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Catriona Thomson: Since the first cup 300 years ago, Scots have been tea jennies

Scotland has a long, interesting but not always pretty relationship with the humble cuppa.

Settle down with a cuppa for National Tea Day (Image: Africa Studio/Shutterstock)
Settle down with a cuppa for National Tea Day (Image: Africa Studio/Shutterstock)

When I visited my granny’s, there was always a pot of tea to welcome me.

The giant teapot would be filled to the brim with scalding hot water, tea leaves carefully spooned from a metal caddy. The pot would then be covered by a knitted tea cosy to keep the brew toasty warm. While we waited for the right time to pour, I would poke my fingers through the holes in the lace tablecloth in anticipation.

The tea would cascade into dainty porcelain cups on saucers, complete with teaspoons. Back then, tea-drinking was an adult pastime. I’d ask politely and get a cup, then enjoy the thrill of pouring way too much sugar in, before only taking a sip or two.

Nowadays, my tea ritual is a bit more perfunctory: a bag dunked unceremoniously into a mug with a dash of milk, twice daily.

In the past, when I worked in an office full of people, a tea break was the highlight of the day. It provided an excuse to leave your desk, decompress, and make sure all was right with the world.

A cup of hot, sweet tea has seen me through life’s best and worst times. Everything somehow feels better afterwards.

National Tea Day is held annually on April 21, and that date coincides with the late Queen’s birthday. It was created to celebrate everything to do with tea-drinking and the quintessential British afternoon tea. I know that in the UK we are fond of a cup of Rosie Lee but, culturally, I’m pretty sure China got there first, and should take some credit.

A storm in a teacup which rankles me slightly is the fact that the UK’s most popular blend, English breakfast, was created by a Scot called Robert Drysdale. He was one of three enterprising Scottish tea merchants who founded Brodie, Melrose, Drysdale & Co in 1867.

Queen Victoria sampled his Scottish breakfast tea blend during a stay at Balmoral, before taking a supply of it back down south, where it was promptly copied and renamed “English breakfast tea”.

Our first cuppa was poured in 1680

In the past, Scottish grocers were purveyors of tea, and they also became experts in blending flavours together to cater for their customers’ tastes. Those skills have since played an influential part in the story of whisky. Both James Chivas from Aberdeen and Johnnie Walker from Kilmarnock learned and mastered the craft of tea blending before moving on to whisky.

We Scots have long been a nation of tea drinkers: our first cuppa was poured in 1680 at Holyrood Palace by Mary of Modena, Duchess of York. She had acquired her fancy tea-drinking habit while living in the Netherlands.

Robert Burns was a fan of the occasional brew

It quickly became a fashionable drink, and was taxed, so enterprising traders – like John Nisbet from Eyemouth – used to run a lucrative sideline in smuggling tea leaves.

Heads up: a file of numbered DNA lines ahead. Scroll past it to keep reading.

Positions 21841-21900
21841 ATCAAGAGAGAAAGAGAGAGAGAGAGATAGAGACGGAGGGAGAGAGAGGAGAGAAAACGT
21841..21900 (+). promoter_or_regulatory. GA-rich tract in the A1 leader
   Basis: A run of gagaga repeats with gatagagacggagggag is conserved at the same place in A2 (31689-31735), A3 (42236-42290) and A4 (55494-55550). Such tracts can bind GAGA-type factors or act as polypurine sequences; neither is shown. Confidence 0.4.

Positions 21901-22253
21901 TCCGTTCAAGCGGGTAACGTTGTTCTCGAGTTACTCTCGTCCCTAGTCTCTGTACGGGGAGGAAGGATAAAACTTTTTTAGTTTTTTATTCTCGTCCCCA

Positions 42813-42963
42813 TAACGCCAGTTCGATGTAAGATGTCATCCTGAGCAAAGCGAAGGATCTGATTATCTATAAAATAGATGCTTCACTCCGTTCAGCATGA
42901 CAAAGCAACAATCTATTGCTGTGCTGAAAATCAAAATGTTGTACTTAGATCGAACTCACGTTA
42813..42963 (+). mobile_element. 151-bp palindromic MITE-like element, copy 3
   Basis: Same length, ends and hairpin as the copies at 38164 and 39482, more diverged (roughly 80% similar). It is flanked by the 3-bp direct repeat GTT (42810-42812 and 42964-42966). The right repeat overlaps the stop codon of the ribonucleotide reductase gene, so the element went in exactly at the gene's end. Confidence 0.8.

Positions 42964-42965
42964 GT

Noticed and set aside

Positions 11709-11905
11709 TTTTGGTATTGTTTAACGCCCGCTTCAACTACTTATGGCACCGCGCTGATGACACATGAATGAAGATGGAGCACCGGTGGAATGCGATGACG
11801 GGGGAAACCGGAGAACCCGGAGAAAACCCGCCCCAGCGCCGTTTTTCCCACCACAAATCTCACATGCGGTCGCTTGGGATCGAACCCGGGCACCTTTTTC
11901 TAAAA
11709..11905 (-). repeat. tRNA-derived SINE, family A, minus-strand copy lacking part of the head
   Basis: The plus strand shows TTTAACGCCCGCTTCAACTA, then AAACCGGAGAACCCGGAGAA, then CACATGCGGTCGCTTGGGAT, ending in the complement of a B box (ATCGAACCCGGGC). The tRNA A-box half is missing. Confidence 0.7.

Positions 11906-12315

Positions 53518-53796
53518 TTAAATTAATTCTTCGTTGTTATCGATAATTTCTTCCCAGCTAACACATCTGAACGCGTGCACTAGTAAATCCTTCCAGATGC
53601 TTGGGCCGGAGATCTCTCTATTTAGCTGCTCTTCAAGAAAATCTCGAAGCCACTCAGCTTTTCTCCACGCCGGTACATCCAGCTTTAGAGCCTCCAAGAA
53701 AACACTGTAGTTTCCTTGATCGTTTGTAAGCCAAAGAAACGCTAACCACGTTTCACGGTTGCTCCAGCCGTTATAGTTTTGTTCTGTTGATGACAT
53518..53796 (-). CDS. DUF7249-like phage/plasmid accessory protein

Even our very own bad boy poet, Rabbie Burns, was known to attend tea parties on occasion. At one in 1783, he met and fell in love with Agnes Maclehose, a married woman. Their unrequited relationship inspired the song, Ae Fond Kiss. Just think it, might never have been written if their eyes hadn’t met over that steamy brew.

Scotland’s long and complicated history with the tea trade

Scotland has a long connection with the tea trade, and not all of it is palatable. In the 19th century, merchants traded opium into China. Amongst the largest traders profiting from the misery of others were Scots, William Jardine and James Matheson.

It would appear that Scots have an uncanny knack for being in the thick of it. Robert Fortune was a plant hunter and spy for the East India Company. He collected specimens of Chinese tea plants to break the monopoly China had on tea-growing.

James Taylor established and developed the practice in Ceylon (now Sri Lanka) with the help of another Scottish-born entrepreneur and tea merchant, Thomas Lipton.

In 1823, yet another Scot, Robert Bruce, discovered native tea trees had been growing in Assam all along. After his death, his brother, Charles Alexander Bruce, and David Scott are both credited with beginning tea cultivation properly in the Assam region.

The Scots still sticking the kettle on

Even today, the roots of the tea plant are found here. Charles Bruce’s great-great-great-granddaughter, Susie Walker-Munro, grows her own fine-grade Kinnettles Gold tea in Angus.

Susie also founded the Tea Gardens of Scotland, a collective of nine like-minded ladies across the entire country who have each established their tea gardens, growing plants from seeds rather than cuttings. Despite the weather, they have successfully produced a rare blend of Scottish artisan tea which is sold to discerning tea drinkers by Fortnum and Mason in London, under their brand, Nine Ladies Dancing.

Susie Walker-Munro with her tea plants

In Orkney, Lynne Collinson has conquered the elements to grow the most northern-grown tea in the UK, on the island of Shapinsay. She has spent five years making her Norse Noir tea, which is 100% Orkney-grown. It is described as tasting light and bright, with notes of salted toffee and kelp.

So, come on, tea jennies out there, why don’t you stick the kettle on and join me with a nice cuppa, to celebrate a drink that is loved across the globe?

Catriona Thomson is a freelance food and drink writer